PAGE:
- The Washington Times - Tuesday, February 6, 2007


Palestinian leaders arrive for talks

RIYADH — Palestinian factions on the brink of civil war gathered yesterday in Mecca, Islam’s holiest city, in a last-ditch effort to end their bloody conflict.

Palestinian Authority President Mahmoud Abbas of Fatah and Khalid Mashaal, leader of the militant Hamas movement, flew to the Saudi city of Jidda before heading to Mecca to meet their host, King Abdullah, ahead of the start of talks today.

The talks are open-ended, a reflection of Saudi Arabia’s determination to keep them going until the Palestinians reach a deal for sharing power in a new coalition government. The Saudis are convening in a Mecca guest palace overlooking the Kaaba, the cube-shaped shrine toward which all Muslims turn when they pray.


Dig at holy site fuels protests

JERUSALEM — With dozens of policemen looking on, an Israeli bulldozer began work yesterday on an archaeological excavation next to the Holy Land’s most explosive religious site, drawing protests from Palestinians and condemnations from the Arab world.

Muslims are angry at Israel’s plan to build a new walkway up to the compound where Islamic tradition says the prophet Muhammad ascended to heaven and that Jews revere as the site of their two ancient temples.

Israel says the project is needed to replace a centuries-old earthen ramp that partially collapsed in a snowstorm three years ago. Its assurances that the work would cause no harm to Islam’s holy sites did little to soothe tensions.


Officials deny cover-up after video leaked

LONDON — U.S. and British officials yesterday denied trying to bury details of a “friendly fire” incident after a cockpit video was leaked in which U.S. pilots are heard weeping after mistakenly killing a British soldier in Iraq.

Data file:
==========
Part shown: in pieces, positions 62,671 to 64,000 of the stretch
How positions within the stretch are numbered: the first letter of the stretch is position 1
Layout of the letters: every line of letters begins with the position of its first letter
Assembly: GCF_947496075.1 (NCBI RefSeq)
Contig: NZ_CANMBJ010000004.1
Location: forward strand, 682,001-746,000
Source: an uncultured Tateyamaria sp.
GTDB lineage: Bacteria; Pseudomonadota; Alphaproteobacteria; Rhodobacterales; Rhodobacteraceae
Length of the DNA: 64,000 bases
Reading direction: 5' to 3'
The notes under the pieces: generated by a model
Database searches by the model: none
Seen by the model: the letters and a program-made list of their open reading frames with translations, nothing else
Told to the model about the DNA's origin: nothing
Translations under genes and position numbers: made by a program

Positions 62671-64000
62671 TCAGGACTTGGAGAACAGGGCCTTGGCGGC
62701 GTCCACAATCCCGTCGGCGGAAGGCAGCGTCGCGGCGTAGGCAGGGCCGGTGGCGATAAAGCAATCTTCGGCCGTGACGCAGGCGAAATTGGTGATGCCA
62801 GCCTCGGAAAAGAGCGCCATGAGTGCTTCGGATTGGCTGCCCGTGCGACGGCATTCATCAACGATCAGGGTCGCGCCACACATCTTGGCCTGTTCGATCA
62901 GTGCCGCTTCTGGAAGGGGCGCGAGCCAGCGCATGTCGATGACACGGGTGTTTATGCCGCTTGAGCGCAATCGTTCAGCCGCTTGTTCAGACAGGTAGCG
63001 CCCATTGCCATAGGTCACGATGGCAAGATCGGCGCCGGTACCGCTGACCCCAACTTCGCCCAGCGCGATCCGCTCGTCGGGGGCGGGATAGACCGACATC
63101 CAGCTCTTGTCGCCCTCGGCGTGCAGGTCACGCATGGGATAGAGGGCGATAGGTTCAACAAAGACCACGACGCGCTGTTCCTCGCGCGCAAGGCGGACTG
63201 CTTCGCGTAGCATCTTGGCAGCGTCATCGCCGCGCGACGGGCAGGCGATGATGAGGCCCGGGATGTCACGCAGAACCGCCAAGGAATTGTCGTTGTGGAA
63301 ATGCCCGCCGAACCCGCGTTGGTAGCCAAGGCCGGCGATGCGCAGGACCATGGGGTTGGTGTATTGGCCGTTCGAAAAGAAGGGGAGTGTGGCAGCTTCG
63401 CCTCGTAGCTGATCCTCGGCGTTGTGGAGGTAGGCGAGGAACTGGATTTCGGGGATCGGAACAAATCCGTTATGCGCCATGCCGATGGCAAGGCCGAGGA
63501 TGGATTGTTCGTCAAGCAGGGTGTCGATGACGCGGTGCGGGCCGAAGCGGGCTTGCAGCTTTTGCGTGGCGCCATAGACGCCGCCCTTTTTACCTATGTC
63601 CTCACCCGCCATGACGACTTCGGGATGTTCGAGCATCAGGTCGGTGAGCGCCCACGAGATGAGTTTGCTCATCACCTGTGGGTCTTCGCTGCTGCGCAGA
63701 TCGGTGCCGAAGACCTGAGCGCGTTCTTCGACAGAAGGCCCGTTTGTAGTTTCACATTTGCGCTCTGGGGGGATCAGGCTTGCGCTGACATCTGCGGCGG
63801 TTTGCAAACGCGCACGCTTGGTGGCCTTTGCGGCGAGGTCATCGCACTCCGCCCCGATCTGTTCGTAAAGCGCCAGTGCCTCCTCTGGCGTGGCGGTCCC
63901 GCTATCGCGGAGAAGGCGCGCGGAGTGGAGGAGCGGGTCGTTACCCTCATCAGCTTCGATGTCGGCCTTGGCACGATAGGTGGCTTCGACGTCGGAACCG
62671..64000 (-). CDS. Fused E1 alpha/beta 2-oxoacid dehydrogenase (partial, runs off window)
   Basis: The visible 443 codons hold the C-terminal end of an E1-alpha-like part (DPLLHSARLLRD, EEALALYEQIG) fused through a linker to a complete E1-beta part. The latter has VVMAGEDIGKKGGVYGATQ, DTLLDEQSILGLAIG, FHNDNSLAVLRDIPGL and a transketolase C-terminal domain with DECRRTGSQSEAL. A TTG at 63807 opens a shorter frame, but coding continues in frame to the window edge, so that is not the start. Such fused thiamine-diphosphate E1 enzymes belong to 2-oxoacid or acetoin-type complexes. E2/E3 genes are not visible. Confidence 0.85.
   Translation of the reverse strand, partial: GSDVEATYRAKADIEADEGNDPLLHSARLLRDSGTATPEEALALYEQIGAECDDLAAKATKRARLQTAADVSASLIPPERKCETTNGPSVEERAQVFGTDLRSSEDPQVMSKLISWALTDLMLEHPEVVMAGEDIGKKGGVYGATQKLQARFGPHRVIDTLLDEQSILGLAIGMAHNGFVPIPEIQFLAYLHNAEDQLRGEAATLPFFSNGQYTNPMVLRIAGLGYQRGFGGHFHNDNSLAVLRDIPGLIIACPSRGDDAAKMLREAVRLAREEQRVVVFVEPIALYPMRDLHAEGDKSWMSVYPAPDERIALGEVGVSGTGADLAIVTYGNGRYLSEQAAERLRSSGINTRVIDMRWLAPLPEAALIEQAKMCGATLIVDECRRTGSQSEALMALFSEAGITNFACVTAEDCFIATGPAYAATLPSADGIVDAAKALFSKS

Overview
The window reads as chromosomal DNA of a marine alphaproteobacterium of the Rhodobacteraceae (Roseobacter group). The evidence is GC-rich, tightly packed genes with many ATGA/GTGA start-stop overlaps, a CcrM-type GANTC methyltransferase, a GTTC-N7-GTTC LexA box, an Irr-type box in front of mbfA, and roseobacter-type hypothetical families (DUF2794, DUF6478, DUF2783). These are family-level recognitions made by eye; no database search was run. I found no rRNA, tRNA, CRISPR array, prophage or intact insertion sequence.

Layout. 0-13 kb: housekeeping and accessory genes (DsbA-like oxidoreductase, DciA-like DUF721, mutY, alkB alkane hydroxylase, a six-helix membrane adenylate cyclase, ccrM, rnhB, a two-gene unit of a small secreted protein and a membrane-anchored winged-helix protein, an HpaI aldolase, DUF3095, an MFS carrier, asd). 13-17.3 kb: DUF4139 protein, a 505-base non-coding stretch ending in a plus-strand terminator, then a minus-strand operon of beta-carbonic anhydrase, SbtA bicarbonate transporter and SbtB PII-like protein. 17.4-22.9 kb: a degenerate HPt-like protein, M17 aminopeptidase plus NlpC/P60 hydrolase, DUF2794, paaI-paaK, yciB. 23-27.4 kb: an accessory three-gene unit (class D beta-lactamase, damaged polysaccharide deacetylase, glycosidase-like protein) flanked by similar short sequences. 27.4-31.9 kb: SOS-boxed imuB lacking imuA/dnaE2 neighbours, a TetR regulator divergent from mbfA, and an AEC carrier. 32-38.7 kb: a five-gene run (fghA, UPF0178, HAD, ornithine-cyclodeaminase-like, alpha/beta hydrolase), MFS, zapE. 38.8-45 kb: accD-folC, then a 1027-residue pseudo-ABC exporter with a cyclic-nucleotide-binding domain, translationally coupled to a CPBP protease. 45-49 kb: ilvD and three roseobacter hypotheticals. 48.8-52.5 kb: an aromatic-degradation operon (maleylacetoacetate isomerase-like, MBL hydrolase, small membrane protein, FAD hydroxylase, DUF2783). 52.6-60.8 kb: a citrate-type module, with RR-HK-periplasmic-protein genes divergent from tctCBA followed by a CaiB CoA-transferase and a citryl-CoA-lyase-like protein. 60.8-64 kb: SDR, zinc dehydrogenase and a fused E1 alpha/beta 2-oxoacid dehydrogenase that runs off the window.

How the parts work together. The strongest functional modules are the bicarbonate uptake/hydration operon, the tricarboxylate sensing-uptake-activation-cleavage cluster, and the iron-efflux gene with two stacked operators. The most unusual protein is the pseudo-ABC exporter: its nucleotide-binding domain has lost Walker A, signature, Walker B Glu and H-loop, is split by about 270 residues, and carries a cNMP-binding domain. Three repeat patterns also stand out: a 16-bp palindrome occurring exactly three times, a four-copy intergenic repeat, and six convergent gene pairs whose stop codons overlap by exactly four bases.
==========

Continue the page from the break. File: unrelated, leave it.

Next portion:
A British coroner’s inquest into the death of Lance Cpl. Matty Hull has reignited questions over whether the allies did enough to shield troops from friendly fire — and whether both countries wanted to keep the details hidden.

Cpl. Hull was killed when his convoy of tanks was strafed by American A-10 attack jets during the second week of the 2003 invasion that toppled dictator Saddam Hussein.


57 states sign ban on secret detentions

PARIS — Nearly 60 countries signed a treaty yesterday that bans governments from holding people in secret detention, but the United States and some of its key European allies were not among the signatories.

The signing capped a quarter-century of efforts by families of people who have vanished at the hands of governments.

“Our American friends were naturally invited to this ceremony; unfortunately, they weren’t able to join us,” French Foreign Minister Philippe Douste-Blazy told reporters after 57 nations signed the treaty at his ministry in Paris.


Hu lauds trade ties, sees ‘win-win’ scenario

PRETORIA — Chinese President Hu Jintao said after talks yesterday in Pretoria, South Africa, that China’s deepening involvement in Africa should result in a “win-win” situation.

The Chinese leader met with South African President Thabo Mbeki, who heads the African continent’s economic powerhouse. Mr. Hu put the seal on their burgeoning relationship by signing a raft of trade agreements after the two-hour meeting, with both stressing the importance they attached to strong ties.

“Both sides vowed to deepen the political partnership and business cooperation for mutual benefit and win-win outcomes,” said Mr. Hu at a joint press conference.

From wire dispatches and staff reports

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